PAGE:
COST: Is that famous school in fact worth its enormous and ever-rising sticker price? President Barack Obama has called for a federal ranking to show how colleges and universities perform. What Will They Learn? provides a reliable set of data, without federal intervention, which can show which colleges provide a strong liberal arts education, respect freedom of speech, and, as the president said, which colleges offer “the most bang for your educational buck.”
“Sadly, the picture that most Americans have of higher education—four-year degrees, unfettered debate and discussion, and a strong curriculum—simply isn’t accurate at too many of our colleges and universities,” said Anne D. Neal, president of the American Council of Trustees and Alumni. “Our nation’s institutions of higher education are limiting access and failing to prepare the next generation.”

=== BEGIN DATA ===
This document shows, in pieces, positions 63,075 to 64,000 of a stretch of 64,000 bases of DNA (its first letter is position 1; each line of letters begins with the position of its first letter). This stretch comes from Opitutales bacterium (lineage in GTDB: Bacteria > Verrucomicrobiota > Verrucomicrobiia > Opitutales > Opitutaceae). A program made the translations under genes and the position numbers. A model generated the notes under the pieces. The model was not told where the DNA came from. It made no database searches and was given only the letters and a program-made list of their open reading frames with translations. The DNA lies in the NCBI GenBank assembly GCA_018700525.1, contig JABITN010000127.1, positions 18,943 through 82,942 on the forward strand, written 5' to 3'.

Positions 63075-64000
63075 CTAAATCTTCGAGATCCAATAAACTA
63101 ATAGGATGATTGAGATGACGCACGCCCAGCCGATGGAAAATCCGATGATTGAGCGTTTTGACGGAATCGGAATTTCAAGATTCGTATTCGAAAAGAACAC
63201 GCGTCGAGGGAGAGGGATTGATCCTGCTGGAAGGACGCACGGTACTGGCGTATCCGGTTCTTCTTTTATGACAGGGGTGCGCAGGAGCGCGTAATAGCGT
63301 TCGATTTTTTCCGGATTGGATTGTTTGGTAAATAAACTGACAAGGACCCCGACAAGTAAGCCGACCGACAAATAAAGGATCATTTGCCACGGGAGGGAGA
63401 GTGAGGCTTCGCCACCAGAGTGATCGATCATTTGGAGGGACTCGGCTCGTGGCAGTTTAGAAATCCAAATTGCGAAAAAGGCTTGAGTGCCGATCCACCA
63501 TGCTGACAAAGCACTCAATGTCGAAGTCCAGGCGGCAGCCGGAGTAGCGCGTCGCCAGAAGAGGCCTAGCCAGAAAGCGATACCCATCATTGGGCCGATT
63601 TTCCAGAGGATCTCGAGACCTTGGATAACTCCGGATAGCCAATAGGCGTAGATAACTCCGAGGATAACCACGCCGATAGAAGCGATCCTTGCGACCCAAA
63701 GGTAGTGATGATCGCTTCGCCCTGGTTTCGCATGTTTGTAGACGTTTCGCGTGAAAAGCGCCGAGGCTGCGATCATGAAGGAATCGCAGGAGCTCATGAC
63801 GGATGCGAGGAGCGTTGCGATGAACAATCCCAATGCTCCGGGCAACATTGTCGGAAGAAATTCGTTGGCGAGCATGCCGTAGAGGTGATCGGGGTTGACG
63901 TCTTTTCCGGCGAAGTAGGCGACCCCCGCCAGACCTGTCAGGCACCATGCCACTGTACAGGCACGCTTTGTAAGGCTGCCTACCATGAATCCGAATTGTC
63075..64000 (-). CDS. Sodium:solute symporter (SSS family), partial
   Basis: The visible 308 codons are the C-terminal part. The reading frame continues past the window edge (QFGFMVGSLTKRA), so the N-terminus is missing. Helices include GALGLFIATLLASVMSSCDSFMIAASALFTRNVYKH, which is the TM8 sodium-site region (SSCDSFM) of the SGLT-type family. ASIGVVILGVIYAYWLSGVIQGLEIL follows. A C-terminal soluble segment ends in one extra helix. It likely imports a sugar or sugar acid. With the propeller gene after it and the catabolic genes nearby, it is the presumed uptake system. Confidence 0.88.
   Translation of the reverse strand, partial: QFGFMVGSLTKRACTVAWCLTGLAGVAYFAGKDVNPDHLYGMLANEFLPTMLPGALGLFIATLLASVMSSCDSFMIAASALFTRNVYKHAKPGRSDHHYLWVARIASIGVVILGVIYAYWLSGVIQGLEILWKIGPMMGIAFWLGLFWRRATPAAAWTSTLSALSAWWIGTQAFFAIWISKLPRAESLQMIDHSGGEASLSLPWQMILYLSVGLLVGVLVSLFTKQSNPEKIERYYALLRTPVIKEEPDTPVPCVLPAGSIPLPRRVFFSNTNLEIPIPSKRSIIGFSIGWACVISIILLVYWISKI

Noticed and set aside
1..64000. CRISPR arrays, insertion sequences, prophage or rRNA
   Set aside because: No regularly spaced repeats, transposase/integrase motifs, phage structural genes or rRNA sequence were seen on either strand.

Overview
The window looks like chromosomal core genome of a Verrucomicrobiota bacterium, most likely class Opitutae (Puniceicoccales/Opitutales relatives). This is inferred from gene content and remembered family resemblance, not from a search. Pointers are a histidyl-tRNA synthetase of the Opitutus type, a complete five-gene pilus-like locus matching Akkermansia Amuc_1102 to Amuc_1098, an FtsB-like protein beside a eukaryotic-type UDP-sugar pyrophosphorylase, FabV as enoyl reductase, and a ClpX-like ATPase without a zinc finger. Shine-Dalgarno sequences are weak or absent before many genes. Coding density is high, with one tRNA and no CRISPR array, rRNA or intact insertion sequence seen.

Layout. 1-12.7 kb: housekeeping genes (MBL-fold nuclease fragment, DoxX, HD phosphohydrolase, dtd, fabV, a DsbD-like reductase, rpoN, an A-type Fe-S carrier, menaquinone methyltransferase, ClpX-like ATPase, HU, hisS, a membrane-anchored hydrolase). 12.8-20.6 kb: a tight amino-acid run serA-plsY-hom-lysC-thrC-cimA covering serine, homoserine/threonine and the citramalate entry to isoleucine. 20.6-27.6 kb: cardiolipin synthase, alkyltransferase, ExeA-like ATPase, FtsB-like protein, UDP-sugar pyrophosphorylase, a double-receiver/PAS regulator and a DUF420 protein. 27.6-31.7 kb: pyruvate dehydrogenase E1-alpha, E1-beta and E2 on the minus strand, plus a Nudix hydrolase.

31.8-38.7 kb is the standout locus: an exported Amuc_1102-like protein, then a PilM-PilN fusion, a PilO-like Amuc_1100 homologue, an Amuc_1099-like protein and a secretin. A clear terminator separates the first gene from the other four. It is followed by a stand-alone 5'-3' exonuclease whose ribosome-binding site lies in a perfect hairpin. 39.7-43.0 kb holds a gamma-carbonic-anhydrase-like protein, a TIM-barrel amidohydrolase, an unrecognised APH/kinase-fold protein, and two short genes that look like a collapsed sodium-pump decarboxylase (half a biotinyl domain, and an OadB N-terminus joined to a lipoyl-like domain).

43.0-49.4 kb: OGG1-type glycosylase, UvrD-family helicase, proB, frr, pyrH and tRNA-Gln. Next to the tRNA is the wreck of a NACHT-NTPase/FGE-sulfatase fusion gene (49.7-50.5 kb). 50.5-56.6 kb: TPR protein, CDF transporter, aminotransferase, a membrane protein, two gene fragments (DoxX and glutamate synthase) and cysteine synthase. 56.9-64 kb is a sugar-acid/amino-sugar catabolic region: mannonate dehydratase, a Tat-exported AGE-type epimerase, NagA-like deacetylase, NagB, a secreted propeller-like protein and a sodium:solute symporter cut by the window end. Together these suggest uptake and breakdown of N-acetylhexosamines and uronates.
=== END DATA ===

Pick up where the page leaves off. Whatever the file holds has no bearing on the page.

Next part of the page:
There were 32 private institutions with tuition over $25,000, first-time, full-time graduation rates below 50 percent and a curriculum that earns a “D” or “F” in What Will They Learn? They are joined by seven public institutions with similarly low graduation rates, weak core curricula, and an out-of-state tuition above $25,000. In ACTA’s opinion, these schools could well be called tuition traps. More detailed data for the 1,091 colleges and universities is available at the WhatWillTheyLearn? website.
Daniel Burnett, Press Secretary
American Council of Trustees and Alumni